NAIS recommends schools administer their AIM Online Climate Survey annually to assess the level of “inclusion” at their school. NAIS offers various AIM packages. AIM survey results tend to warrant additional “diversity, equity and inclusion” work and race-based “affinity groups”, which NAIS-recommended consultants are available to provide. NAIS’s “equity and justice” team administers AIM.

NAIS expenses

The NAIS paid Collaborative Agency Group, a speakers bureau based in Boston, fees totaling $314,750 for conference speeches in the year ended June 30, 2020, according to the association’s most recent IRS 990 filing. The speakers’ bureau has a “diversity, equity and inclusion” specialty. The association’s largest expense, other than salaries, was $5.7 million for conventions, meetings and conferences, such as its–according to the association’s website–“flagship” event, the People of Color Conference that takes place each fall. The event is featured in the association’s annual report.

NAIS conferences

The NAIS connects the industry by hosting several national conferences each year: the NAIS Annual Conference, the “advancement professionals” CASE Conference and the People of Color Conference. Other woke industry conferences include the White Privilege Conference and the National Diversity Practitioners Institute.

The NAIS People of Color conference is the organization’s “flagship” conference, held each December. The 2021 conference boasted about 100 workshops, many steeped in indoctrination. The program included a session called, “Small Activists, Big Impact: Cultivating Anti-Racists and Activists in Kindergarten,” tapping into the “anti-racism” movement promoted by ideologues like author Ibram X. Kendi. Another session, “From Pawns to Controlling the Board: Seeing BIPOC Students as Power Players in Student Programming,” focused on the “BIPOC” students, or those who are “Black, Indigenous, People of Color.” Another session, “How Our Grading Undermines Equity and What We Can Do About It,” explored a trend that includes schools eliminating failing grades in the name of “equity.”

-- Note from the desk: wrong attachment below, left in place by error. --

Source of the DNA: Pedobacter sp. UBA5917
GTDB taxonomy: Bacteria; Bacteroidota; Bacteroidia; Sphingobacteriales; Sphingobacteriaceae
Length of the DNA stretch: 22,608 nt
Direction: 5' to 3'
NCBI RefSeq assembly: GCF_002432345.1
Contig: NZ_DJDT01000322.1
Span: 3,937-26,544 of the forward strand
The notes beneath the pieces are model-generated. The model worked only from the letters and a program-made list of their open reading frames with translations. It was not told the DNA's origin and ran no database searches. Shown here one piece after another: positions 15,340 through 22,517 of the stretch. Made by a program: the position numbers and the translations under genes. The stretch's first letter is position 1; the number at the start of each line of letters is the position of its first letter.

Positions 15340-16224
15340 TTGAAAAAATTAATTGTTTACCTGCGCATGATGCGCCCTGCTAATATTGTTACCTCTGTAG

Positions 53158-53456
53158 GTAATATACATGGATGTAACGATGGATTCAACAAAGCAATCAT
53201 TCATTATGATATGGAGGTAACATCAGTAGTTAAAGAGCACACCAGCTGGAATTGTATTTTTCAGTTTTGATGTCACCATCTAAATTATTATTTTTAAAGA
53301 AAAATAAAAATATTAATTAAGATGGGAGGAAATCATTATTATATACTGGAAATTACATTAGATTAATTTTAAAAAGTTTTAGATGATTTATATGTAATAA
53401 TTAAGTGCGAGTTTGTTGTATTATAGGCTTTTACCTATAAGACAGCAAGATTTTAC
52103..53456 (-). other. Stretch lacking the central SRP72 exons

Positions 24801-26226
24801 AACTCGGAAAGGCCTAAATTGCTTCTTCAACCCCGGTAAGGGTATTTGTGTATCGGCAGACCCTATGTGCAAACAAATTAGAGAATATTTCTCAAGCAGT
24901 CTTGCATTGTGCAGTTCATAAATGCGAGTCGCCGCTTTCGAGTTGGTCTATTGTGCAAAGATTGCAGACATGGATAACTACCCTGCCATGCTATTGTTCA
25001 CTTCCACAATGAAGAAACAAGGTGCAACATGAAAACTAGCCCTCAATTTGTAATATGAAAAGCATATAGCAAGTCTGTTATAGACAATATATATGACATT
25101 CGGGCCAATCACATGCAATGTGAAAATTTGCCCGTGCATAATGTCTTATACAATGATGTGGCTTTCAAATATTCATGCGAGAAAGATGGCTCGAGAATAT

In its marketing material, the National Association of Independent Schools encouraged private school “educators at every level, from teachers to trustees” to attend and also targeted students. Private school students from around the country attended special youth sessions in the organization’s Student Diversity Leadership Conference, which included racially-segregated affinity groups and youth workshops. About 7,700 adults and students attended the conference.

After the conference, Paul Rossi, a former math teacher at Grace Church School in Manhattan who raised concerns about the indoctrination taking place at elite private schools, posted clips of some of the conference videos online. One clip shows Steve Davis, founder and chief executive officer of The Institute for Human Relations, an education group in Newark, Del., introducing Randolph Carter, director of East Ed, a consulting group, and former head of diversity and inclusion for the National Association of Independent Schools. 

“He’s a former Black Panther,” Davis said, “and I think you need a little bit of that attitude to do this work.” Carter is the co-founder of the People of Color Conference and the Student Diversity Leadership Conference, a “multiracial, multicultural gathering of upper school student leaders,” organized by the National Association of Independent Schools. 

In another video, the presenter of the “Small Activists, Big Impact” workshop declared, “Kindergarteners are natural social justice warriors.”

The conference included three days of sessions focused on skin color, with participants “getting comfortable with being uncomfortable” and an “ongoing state of practice in order to counteract white supremacy culture.” Some parents wonder: how could seasoned educators and high-profile trustees approve of such indoctrination?